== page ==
Monday, March 03, 2008

Why I'm a Feminist

On Saturday the Glasgow Feminist network held a public participatory reading at Borders entitled 'Why I'm a Feminist'. Instead of coming along and having an author or scholar do all the talking, people brought along books and materials that opened their eyes to the fight for gender equality.
I searched around for something by Ensler or Dworkin or Greer or... well any of the feminist authors in my bookshelves that would sum up my reasons, but no-one truly represented my reasons for being a feminist. I then forgot about it until the day, and with nothing else to read I wrote down my piece on both sides of an A4 sheet and jumped on the subway into town without editing or re-reading (looking back, I'm proud that I remembered my statistics correctly!). Here it is with added references.

I wasn't always a feminist. When I was a little girl I just assumed I would be treated fairly... or better than boys because they were smelly and I was pretty and a princess and everybody loved me, of course - but even then there were signs that I was wrong. An example of this is the nursery picture books I loved. There was mummy the housewife or the beautiful queen, and there was daddy the farmer, baker, banker, king, outdoor hero, he-who-saves-one-from-the-big-bad-wolf. The princess would love being pretty, was chastised for messiness and a temper (also known as an opinion) and always needed a prince for lifelong happiness. Lastly, the doctors were men and the nurses were women. Always.
I internalised all of this. I hated trousers and Lego because those were for my brother and told Dad that I wanted to be a nurse "because that's what girls do". He told me that was good and nursing is an honourable profession, but girls could be doctors too. I didn't believe him. (I recently discovered that, around this time, my mum finished her job as a research Biologist not only because she wanted to see her children more but also because she was being given a hard time at work since giving birth to us.)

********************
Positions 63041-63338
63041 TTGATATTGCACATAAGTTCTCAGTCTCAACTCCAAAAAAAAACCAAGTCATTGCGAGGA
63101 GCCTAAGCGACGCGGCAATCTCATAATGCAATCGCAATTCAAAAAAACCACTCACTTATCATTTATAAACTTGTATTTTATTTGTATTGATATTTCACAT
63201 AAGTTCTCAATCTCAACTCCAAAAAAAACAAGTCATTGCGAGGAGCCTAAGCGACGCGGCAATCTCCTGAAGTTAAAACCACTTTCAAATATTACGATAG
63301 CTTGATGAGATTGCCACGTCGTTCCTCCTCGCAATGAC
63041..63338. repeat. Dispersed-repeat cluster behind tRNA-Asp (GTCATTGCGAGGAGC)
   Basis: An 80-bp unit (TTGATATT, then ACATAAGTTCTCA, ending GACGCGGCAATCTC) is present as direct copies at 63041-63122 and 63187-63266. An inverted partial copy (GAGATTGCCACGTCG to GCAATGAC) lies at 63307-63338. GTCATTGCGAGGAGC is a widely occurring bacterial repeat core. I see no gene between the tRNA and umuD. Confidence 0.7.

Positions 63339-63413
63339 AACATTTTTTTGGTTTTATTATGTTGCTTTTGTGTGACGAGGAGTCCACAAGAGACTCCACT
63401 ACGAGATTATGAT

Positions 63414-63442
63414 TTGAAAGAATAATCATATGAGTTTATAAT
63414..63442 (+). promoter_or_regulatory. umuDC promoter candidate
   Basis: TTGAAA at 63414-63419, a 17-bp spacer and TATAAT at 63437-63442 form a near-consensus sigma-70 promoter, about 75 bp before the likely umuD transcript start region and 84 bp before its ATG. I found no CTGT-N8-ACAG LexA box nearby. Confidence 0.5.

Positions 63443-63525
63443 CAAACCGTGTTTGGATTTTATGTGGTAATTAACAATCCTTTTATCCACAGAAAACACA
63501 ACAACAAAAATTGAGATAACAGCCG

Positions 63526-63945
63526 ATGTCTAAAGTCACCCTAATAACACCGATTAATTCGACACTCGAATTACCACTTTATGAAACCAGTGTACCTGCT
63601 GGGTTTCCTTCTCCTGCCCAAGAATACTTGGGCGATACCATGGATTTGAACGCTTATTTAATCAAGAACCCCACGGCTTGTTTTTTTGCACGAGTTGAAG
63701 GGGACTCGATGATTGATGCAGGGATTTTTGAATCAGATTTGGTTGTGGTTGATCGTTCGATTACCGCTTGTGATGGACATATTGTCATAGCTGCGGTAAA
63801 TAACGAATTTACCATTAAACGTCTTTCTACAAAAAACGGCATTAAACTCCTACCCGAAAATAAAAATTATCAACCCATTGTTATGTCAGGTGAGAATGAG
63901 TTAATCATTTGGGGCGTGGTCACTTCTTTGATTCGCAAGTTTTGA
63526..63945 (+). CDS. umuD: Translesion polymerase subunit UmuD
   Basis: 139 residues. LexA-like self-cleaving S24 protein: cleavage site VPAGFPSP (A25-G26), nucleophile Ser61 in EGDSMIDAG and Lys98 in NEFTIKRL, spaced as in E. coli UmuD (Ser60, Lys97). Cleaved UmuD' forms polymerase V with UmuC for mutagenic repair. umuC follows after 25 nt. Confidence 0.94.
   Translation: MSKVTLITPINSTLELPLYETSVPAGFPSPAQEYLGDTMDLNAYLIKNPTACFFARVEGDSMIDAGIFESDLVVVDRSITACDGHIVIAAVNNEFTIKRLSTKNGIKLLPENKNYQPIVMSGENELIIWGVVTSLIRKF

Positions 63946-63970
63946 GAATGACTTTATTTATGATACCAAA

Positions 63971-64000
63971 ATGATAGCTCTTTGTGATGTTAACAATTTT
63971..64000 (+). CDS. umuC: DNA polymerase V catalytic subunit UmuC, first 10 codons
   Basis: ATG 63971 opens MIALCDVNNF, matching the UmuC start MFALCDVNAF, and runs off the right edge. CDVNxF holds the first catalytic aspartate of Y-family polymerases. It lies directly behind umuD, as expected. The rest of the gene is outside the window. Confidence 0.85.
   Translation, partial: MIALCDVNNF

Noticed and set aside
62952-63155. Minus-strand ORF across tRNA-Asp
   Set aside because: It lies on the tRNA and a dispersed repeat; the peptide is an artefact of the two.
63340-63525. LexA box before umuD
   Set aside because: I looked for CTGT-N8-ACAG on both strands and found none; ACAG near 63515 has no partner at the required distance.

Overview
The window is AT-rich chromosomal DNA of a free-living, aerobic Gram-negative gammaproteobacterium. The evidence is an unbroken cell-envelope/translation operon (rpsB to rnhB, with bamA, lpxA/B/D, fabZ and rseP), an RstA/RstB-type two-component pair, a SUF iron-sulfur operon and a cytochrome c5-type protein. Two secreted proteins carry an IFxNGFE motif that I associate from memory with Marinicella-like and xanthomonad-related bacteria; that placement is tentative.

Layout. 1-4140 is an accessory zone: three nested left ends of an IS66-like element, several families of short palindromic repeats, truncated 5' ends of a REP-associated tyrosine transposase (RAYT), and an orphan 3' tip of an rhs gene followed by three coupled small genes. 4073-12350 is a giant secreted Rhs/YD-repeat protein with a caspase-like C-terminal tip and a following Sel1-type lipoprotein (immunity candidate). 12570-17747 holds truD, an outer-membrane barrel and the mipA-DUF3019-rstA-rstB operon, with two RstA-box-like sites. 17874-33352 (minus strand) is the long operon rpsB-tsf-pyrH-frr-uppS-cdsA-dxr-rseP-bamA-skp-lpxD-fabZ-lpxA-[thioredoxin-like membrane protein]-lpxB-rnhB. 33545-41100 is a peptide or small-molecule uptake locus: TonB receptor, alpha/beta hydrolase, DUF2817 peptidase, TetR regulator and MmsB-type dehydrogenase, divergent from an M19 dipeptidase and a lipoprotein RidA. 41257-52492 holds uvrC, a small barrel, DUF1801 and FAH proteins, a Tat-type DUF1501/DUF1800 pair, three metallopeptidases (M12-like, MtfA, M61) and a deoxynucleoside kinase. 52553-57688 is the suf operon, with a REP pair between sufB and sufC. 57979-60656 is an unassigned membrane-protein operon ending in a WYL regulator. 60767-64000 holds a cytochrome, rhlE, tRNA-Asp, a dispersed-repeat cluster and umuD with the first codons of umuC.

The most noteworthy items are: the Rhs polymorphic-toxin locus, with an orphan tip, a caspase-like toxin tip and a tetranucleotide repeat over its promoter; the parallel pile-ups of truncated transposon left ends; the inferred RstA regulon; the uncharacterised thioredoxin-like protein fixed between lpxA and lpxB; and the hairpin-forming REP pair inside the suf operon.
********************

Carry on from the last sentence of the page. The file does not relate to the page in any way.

Then I entered the real world. A world where famous chefs are men but we'd never dream of giving a boy a toy kitchen or iron or anything domestic because it's too feminising. A world where Wal-Mart pulled a line of T-shirts featuring a girl saying 'Someday a woman will be president' because it was in some way 'anti-family values' yet kept the one of a boy shoving an 'uppity' girl ("Problem solved!") despite the worldwide epidemic of domestic violence. A world where I'm told to be scared to go out after dark, even though statistically I'm 10 times more at risk of victimisation from an intimate whilst my brother's more likely to be, and has been attacked by a stranger when out. Where the woman who married Steve Wright, the Ipswich murderer, was recently asked if she thought that if only she'd had more sex with her husband, he wouldn't have seen and killed those women. Where my bodily freedom is government-controlled, whether I want to plan or end a pregnancy. Where I'm 'asking for it' if I get raped whilst drunk even though the majority of rapists are inebriated when they attack, yet that somehow excuses them. Where I'm still likely, in our modern country, to be paid less and given fewer opportunities than my male counterparts, where male violence against women causes more deaths and disabilities to 15-44 year olds than cancer, malaria, traffic accidents and war put together, where almost a third of the British public say violence against women is absolutely fine and half - 50%, one-in-two! - say domestic violence is a private matter that should remain behind closed doors where we can't hear or do anything about it - and where people who say they want this all changed for the better are called man-haters, crazy, or worst of all, ugly fat spinsters *cue mock distress*.

I don't have the answers to this. I believe that my position is perfectly logical and morally right, and I want people to know that when half the population of the world is poorer, less healthy and more frightened than the other, I care. I want REAL equality, new attitudes, men proud to be sensitive and women proud to be assertive; people being who they are as opposed to what they are told they should be.

And I'm going to med school this year.
Your future doctor is a feminist.

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